Paso Robles Public Schools leaders recently rolled out their update on projects funded by Measure T, the $20 million bond and property-tax increase local voters passed in November 2006 to expand and upgrade Paso Robles High School.
The work — which includes a series of permanent buildings to get students out of portable ones — is needed because the student body has outgrown the school’s infrastructure, officials said.
“More and more we’re throwing money away on old buildings that need to be replaced,” said Ashley Lightfoot, Paso Robles schools’ director of operations and facilities.
Paso Robles High School has 2,036 students, Lightfoot said, when it was built to accommodate 1,200.
About 500 students are taught in portable classrooms.
What might be confusing for some, he added, is the community will see new buildings popping up at the same time teacher layoffs and state budget cuts are fresh in their mind.
“But we’re not allowed to use Measure T money to pay for teachers, custodians, busing or anything else,” Lightfoot noted.
That’s because there are rules attached to the bond money, he explained, and the school district must use the funds for the purpose that local voters were sold on when they passed the measure three years ago.
District officials say they have worked to plan buildings that will last.
“I know some people were concerned the money could be wasted, Lightfoot said, “but that’s not how we are. We live in this community too, and we want these kids to have decent buildings.”
Part of the money has and will come from the sale of bonds, paid for by district home and land owners through a levy added to their property tax bills.
Measure T added a tax increase of $11.90 per year for each $100,000 of a property’s assessed valuation — the value used strictly for determining property taxes.
The tax increase remains in effect until all of the bonds are paid off with interest.
The first bond was sold in summer 2007, Lightfoot said, and the first property tax charge followed in December of that year. Paso Robles Public Schools has sold about $12 million in bonds so far, he added.
About $20 million in various grants will also come in through state matching funds. Each project will be financed with about half Measure T and half state funding, he said.
But because of the state’s budget problems, much of those matching dollars have yet to be released, Lightfoot said. That means each project’s progress hinges on when Sacramento’s fiscal situation turns around.
“Whether that’s a year from now or five years from now — that’s really going to be the determining factor,” Lightfoot said of when construction could begin.
However, some work has already been done, including reroofing the high school in 2007, adding new air-conditioning units in 2008 and turning a science classroom into a lab for students.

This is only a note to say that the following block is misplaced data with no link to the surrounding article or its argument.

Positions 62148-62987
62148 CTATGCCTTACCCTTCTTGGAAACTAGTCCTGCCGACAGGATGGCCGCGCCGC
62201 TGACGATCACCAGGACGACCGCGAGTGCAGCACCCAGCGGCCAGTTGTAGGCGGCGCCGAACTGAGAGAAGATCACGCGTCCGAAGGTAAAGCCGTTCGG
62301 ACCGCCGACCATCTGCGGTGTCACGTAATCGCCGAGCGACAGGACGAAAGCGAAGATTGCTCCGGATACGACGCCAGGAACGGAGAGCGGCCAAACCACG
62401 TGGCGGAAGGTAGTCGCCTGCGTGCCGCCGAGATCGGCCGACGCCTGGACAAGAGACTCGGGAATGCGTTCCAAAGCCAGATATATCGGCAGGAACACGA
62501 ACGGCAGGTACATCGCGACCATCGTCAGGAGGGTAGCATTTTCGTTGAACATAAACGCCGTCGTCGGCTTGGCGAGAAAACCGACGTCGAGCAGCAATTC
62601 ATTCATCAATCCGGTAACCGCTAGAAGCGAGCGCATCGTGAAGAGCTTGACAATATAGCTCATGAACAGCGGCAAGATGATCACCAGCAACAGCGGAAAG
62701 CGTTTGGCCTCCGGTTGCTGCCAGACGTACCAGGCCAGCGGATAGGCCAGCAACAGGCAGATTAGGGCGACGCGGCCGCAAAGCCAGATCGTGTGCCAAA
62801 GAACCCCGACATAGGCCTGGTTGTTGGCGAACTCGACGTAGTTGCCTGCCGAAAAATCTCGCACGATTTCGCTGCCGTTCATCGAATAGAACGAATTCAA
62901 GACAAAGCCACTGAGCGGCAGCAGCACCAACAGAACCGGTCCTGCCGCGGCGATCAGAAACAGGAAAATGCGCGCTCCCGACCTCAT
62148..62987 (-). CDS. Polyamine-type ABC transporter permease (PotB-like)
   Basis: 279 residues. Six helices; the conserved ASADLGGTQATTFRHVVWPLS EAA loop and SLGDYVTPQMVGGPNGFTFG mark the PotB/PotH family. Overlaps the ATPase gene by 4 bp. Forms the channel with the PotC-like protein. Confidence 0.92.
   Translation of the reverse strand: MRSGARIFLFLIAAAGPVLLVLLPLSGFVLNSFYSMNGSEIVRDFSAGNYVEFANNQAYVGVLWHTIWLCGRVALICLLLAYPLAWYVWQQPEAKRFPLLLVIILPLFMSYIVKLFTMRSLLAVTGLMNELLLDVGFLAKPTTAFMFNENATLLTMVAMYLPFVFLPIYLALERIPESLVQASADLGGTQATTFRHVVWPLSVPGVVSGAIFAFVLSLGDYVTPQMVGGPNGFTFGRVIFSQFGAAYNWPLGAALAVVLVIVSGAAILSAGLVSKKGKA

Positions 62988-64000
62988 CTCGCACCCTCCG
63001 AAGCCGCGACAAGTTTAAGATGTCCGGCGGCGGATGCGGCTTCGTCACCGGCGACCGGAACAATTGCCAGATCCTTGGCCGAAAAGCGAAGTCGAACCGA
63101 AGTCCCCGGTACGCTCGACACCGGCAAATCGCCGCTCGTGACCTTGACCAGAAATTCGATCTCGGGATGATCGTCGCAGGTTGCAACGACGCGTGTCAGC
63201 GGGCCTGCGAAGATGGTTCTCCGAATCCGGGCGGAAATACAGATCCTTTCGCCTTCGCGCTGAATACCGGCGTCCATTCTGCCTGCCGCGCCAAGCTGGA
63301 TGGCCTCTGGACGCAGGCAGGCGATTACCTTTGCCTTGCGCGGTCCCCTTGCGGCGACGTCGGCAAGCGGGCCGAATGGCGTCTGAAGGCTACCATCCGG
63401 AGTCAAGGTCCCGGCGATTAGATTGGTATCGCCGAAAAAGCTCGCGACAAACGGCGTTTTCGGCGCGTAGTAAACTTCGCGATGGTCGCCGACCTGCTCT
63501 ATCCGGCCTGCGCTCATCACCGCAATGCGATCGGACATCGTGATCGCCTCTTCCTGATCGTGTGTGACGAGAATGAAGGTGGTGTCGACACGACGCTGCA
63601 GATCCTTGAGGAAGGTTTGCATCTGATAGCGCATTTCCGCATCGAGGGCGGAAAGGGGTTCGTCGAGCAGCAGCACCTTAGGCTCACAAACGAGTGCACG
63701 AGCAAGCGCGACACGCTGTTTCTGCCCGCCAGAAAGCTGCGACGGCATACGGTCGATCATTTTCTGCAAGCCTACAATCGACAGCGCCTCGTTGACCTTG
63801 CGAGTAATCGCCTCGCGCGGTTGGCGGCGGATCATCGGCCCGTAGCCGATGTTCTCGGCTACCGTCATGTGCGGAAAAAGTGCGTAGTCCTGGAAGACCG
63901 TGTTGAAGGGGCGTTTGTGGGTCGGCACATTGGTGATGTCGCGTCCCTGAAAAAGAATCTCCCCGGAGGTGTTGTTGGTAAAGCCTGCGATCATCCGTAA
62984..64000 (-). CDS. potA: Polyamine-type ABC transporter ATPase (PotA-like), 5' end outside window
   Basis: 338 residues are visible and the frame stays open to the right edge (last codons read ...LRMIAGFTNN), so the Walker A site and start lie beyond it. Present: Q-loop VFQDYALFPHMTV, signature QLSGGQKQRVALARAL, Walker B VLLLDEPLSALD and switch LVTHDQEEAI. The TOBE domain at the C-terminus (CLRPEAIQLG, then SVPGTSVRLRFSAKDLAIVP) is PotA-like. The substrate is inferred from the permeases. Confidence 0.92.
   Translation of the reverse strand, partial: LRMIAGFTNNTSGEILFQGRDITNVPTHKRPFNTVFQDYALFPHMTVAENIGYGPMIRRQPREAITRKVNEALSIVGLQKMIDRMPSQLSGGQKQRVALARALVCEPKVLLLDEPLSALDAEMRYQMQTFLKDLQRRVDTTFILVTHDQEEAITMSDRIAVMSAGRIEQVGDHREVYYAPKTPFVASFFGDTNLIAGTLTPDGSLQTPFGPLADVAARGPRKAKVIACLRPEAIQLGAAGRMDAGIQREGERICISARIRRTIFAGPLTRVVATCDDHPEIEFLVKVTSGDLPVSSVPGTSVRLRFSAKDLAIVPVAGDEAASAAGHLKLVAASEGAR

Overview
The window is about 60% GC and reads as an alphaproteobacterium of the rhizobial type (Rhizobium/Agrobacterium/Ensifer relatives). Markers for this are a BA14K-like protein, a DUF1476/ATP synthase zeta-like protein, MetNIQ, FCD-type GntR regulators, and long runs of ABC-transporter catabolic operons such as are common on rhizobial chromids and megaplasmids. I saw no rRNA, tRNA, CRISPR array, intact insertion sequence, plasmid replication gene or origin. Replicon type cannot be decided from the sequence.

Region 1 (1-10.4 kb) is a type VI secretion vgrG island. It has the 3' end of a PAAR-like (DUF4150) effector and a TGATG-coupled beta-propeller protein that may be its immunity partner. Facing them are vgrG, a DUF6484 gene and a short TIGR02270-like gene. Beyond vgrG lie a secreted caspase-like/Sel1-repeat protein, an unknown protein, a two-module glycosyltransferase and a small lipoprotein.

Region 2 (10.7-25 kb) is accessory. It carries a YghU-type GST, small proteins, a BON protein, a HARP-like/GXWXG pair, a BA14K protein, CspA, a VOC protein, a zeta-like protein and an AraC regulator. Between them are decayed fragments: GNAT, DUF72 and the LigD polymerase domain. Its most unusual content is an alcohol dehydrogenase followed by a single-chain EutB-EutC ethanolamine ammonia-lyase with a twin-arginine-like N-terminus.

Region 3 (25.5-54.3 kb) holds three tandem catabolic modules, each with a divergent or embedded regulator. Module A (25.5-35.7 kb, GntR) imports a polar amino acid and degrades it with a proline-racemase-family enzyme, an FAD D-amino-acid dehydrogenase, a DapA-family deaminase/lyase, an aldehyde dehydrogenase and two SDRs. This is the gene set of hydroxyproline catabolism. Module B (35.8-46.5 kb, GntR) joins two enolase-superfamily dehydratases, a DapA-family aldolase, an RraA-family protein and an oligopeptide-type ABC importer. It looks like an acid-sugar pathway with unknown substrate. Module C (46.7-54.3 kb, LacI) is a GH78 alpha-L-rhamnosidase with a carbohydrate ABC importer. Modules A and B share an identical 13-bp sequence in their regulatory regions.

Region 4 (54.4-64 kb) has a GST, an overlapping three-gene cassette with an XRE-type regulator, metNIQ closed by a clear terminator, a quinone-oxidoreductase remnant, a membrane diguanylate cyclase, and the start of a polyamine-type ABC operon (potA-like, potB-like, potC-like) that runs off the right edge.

One project on tap now is a new building for Independence High School, slated to break ground in the next two weeks.
The five-classroom, 75,065-square-foot structure will house the high school’s accredited independent study program that currently serves 187 students across the street from the main high school on Niblick Road. Sometimes it serves about 250 students, he said.
The roughly $2 million project was bumped up, Lightfoot said, because its rooms are in dire shape. They were home to school district offices before the 1980s.
Measure T-funded school projects
• A two-story classroom building costing about $12 million. It will have 20 classrooms in 26,805 square feet. The parcel, next to the gymnasium at Paso Robles High School, was cleared during summer when seven portable buildings were demolished.
• An Agriculture Academy at an estimated $6 million. Under the state Career Technical Education Facilities Program, it will have six teaching stations for electives such as agriculture and horticulture in 13,144 square feet. There will also be a large welding shop and a courtyard to grow plants and crops.
• Physical education center costing $7.5 million. It will have new classrooms and an expansion of the current locker room — where students now share lockers — in 17,000 to 18,000 square feet. This project is critical, school officials say, because when the state mandated physical education for ninth- and 10th-graders several years ago, student numbers increased, while the space size stayed the same.
• Visual and performing arts, technology and construction academies, also under the state Career Technical Education Facilities Program.
• More modernization work to retrofit and bring buildings up to current building codes.
• Final touches such as striping the parking lot.
There are no estimated costs yet on Phase Two projects.
Source: Paso Robles Public Schools